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“I buy on the assumption that they could close the market the next day and not reopen it for five years.”

— Warren Buffett

The Warren Buffett investment philosophy calls for a long-term investment horizon, where a five year holding period, or even longer, would fit right into the strategy. How would such a strategy have worked out for an investment into Sealed Air Corp (NYSE: SEE)? Today, we examine the outcome of a five year investment into the stock back in 2018.

Start date: 12/11/2018


End date: 12/08/2023
Start price/share: $33.85
End price/share: $33.81
Starting shares: 295.42
Ending shares: 320.60
Dividends reinvested/share: $3.64
Total return: 8.39%
Average annual return: 1.63%
Starting investment: $10,000.00
Ending investment: $10,841.05

The above analysis shows the five year investment result worked out as follows, with an annualized rate of return of 1.63%. This would have turned a $10K investment made 5 years ago into $10,841.05 today (as of 12/08/2023). On a total return basis, that’s a result of 8.39% (something to think about: how might SEE shares perform over the next 5 years?). [These numbers were computed with the Dividend Channel DRIP Returns Calculator.]

Notice that Sealed Air Corp paid investors a total of $3.64/share in dividends over the 5 holding period, marking a second component of the total return beyond share price change alone. Much like watering a tree, reinvesting dividends can help an investment to grow over time — for the above calculations we assume dividend reinvestment (and for this exercise the closing price on ex-date is used for the reinvestment of a given dividend).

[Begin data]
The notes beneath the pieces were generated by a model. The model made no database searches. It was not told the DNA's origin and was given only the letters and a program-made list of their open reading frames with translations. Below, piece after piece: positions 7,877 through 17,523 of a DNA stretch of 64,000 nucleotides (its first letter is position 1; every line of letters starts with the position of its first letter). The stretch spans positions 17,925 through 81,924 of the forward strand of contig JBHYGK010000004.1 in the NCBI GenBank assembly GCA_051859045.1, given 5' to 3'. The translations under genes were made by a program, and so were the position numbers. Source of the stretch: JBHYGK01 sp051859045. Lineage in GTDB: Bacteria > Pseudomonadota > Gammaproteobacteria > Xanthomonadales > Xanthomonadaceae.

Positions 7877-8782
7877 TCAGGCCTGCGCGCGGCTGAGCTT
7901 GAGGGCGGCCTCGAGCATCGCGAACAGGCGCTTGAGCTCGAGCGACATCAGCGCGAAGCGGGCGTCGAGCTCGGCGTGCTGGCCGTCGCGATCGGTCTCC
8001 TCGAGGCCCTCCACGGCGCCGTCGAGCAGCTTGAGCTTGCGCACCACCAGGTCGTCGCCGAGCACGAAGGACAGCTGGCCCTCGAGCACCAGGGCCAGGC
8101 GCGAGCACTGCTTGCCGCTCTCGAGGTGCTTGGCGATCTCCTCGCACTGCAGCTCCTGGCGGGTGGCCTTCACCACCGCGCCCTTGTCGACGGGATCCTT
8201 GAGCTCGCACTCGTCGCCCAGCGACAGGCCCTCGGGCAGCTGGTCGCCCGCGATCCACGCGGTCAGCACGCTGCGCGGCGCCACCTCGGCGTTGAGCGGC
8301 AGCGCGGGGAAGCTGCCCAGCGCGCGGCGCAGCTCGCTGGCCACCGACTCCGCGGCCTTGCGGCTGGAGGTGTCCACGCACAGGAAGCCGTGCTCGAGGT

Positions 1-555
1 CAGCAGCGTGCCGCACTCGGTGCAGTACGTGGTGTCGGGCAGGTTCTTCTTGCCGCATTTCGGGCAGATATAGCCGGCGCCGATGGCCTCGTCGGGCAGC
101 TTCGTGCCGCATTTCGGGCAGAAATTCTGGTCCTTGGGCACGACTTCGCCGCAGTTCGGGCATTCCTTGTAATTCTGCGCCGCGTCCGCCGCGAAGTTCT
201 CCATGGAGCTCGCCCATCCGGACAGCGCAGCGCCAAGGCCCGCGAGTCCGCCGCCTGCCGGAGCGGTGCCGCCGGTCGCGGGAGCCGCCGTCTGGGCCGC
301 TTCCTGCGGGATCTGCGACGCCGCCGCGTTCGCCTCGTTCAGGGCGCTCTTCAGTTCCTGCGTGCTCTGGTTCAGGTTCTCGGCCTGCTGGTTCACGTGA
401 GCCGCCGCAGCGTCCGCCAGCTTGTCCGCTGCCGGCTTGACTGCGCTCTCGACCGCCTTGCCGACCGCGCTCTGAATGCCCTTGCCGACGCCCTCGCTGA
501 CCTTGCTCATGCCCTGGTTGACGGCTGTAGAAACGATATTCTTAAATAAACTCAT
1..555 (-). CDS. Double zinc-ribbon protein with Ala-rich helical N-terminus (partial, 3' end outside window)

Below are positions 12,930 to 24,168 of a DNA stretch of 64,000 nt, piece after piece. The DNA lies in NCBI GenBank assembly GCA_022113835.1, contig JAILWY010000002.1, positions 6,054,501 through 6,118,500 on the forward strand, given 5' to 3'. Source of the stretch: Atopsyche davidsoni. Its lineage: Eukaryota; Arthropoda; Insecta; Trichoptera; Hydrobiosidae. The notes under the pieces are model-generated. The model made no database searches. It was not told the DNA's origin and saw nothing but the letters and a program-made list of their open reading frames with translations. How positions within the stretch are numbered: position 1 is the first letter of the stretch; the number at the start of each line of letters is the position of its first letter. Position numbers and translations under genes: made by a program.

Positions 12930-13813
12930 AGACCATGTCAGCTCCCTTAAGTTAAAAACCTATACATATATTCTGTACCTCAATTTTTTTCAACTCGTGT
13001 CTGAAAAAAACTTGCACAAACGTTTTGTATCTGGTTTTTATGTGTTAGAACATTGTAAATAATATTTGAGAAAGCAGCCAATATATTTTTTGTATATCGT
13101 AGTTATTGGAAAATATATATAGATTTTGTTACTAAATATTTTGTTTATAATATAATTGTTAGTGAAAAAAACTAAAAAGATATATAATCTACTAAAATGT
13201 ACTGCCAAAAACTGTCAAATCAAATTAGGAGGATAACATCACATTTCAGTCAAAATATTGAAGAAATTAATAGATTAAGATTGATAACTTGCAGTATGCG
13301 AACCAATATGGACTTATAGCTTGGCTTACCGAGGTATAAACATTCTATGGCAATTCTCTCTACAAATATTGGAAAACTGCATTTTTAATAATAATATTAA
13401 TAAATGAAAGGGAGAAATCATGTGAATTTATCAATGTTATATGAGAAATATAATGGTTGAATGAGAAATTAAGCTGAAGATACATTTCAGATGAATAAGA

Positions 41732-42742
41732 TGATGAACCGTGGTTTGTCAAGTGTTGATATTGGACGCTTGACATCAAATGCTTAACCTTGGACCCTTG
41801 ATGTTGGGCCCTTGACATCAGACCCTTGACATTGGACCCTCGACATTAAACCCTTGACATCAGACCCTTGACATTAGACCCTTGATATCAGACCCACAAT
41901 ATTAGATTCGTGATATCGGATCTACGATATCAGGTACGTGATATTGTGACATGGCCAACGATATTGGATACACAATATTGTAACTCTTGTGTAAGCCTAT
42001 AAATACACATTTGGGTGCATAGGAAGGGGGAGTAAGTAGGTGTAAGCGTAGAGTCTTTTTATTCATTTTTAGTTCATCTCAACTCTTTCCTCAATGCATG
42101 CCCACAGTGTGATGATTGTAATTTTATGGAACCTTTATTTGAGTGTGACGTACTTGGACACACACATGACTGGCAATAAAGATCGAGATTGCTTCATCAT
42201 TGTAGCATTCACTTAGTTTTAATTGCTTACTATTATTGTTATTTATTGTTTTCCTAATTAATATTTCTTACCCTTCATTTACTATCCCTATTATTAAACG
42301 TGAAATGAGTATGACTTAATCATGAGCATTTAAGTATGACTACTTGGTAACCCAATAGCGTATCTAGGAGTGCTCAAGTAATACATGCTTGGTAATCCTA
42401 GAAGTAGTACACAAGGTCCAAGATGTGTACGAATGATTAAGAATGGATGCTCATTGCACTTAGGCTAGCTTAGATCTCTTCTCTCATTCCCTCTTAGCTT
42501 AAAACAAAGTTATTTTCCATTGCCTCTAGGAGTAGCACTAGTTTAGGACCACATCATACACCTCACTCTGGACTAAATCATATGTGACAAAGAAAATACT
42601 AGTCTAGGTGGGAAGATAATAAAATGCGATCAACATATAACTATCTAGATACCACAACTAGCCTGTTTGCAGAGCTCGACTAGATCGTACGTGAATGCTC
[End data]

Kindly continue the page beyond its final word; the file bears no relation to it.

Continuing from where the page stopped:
Based upon the most recent annualized dividend rate of .8/share, we calculate that SEE has a current yield of approximately 2.37%. Another interesting datapoint we can examine is ‘yield on cost’ — in other words, we can express the current annualized dividend of .8 against the original $33.85/share purchase price. This works out to a yield on cost of 7.00%.

More investment wisdom to ponder:
“Smart investing doesn’t consist of buying good assets but of buying assets well. This is a very, very important distinction that very, very few people understand.” — Howard Marks